Can I call you my friends?  I’ve never met some of you, but I feel like I know you intimately.  You show me photos of your sushi and take me with you on your family’s travels.  I know where you work and what cocktail you’re sipping after hours.  You even confide in me when you’re mad at someone (although sometimes you’re quite cryptic about who that someone might be).

hashtag definition

Source: Oxford Dictionaries (www.oxforddictionaries.com/us definition/american_english/hashtag)

Because I’ve come to care about you through our frequent exchanges of miscellany and minutia, I’m writing to inform you of a worrisome trend I’ve become aware of lately: the overuse, misuse, and obscenely liberal application of hashtags in any and all social media communiqués.

Let me explain what hashtags are supposed to be for.  They are to connect similar threads so that we can follow a specific topic. For example, I might post something about ObamaCare and include the hashtags #ObamaCare #HealthCare #HeathInsurance.  But wait, I wouldn’t do that.  That’s too political.  More realistically, I might post something about kittens.  In my post, I might include the hashtag #Kittens, so that other kitten aficionados can find my post.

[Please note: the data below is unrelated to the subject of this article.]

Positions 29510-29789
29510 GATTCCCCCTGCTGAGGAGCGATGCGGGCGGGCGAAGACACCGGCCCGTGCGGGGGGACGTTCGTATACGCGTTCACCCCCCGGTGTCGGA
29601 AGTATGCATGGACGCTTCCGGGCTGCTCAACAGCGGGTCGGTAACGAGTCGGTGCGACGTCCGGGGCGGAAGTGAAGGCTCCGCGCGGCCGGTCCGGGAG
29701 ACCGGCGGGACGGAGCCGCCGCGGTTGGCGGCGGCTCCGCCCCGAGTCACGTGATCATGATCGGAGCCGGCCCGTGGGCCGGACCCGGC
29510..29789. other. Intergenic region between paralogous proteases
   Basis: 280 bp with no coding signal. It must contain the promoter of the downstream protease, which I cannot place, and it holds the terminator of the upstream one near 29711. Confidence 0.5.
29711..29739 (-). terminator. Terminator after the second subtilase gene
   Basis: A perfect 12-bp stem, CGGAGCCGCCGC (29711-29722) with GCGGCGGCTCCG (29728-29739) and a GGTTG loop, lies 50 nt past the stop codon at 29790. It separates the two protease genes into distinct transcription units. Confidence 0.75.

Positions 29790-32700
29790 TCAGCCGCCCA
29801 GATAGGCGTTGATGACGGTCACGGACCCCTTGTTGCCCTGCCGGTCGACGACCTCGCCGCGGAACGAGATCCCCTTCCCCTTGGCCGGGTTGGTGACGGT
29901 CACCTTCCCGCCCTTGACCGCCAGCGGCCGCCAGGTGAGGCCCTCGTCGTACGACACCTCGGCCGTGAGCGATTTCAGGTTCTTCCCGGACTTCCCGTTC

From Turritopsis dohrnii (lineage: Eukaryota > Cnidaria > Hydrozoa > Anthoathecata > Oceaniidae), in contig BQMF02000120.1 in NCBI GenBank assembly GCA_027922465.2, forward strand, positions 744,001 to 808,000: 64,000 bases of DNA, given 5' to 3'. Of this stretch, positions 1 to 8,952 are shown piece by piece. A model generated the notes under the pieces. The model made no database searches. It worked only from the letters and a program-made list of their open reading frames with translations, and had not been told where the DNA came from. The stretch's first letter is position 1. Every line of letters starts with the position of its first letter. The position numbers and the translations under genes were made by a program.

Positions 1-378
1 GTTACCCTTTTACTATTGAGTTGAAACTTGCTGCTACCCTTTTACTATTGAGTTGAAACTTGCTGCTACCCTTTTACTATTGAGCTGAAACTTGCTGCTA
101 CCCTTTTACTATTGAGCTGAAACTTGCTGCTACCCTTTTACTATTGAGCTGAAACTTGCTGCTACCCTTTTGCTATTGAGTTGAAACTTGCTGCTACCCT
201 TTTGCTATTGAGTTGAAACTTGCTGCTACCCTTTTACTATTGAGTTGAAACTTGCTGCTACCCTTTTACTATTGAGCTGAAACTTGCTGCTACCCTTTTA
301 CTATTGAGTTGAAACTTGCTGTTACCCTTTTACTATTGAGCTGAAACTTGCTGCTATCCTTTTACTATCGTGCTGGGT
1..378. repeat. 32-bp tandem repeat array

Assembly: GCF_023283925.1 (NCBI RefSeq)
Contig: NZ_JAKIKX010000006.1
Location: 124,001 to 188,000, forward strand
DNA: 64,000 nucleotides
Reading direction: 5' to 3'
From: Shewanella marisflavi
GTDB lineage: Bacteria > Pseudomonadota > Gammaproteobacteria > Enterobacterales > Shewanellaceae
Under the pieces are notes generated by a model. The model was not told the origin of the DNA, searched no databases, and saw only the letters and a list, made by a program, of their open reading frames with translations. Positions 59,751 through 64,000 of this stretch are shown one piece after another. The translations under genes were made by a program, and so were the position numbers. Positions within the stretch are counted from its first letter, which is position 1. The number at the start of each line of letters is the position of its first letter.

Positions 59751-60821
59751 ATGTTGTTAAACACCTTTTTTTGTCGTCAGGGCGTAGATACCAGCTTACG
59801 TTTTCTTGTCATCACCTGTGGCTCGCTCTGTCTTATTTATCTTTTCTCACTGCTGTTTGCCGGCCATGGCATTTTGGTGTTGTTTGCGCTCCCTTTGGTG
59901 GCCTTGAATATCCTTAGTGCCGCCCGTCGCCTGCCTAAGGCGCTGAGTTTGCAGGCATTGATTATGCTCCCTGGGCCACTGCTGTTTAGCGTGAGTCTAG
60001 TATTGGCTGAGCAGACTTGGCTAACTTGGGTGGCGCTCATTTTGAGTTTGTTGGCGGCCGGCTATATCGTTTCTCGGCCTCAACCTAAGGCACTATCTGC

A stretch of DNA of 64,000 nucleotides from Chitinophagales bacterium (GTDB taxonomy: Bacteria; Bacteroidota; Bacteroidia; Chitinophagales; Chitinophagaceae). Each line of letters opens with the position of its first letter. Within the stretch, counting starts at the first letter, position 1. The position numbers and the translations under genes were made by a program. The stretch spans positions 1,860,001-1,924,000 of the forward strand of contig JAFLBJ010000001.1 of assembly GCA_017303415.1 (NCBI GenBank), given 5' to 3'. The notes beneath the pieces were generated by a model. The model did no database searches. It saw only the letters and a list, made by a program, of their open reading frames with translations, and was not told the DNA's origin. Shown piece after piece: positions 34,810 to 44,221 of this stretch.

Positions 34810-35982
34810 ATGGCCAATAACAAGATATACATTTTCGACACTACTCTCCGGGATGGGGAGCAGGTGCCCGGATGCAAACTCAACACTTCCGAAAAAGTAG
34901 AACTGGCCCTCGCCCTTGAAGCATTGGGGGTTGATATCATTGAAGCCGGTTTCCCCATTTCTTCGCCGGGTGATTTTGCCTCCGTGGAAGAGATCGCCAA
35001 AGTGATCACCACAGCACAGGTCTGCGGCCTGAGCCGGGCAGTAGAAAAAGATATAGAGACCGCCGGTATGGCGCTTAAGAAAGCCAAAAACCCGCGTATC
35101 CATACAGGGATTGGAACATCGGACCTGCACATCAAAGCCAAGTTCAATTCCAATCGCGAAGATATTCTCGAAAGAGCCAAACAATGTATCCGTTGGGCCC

This is how hashtags were intended to be used, but they’ve morphed into something else entirely.  Now, they seem to have become an excuse to shout out random proclamations, like some kind of social media Tourette’s.  Example: I just made a batch of chocolate chip cookies!  Woot!  Woot!   They are delicious!  #Yummy!! #JustLikeMomsCookies!! #ChocolateAfterMidnight!!   Or, another example:  I spent my entire morning waiting for the cable guy.  #FourHourWindowMyAss  #AwfulService  #Frustrated!!!!!  (Quite often, the perpetrators guilty of peppering their posts with useless hashtags are the same people who abuse the exclamation point.  In fact, that would make for an interesting study: hashtag overuse correlated with the frequency of exclamation points.)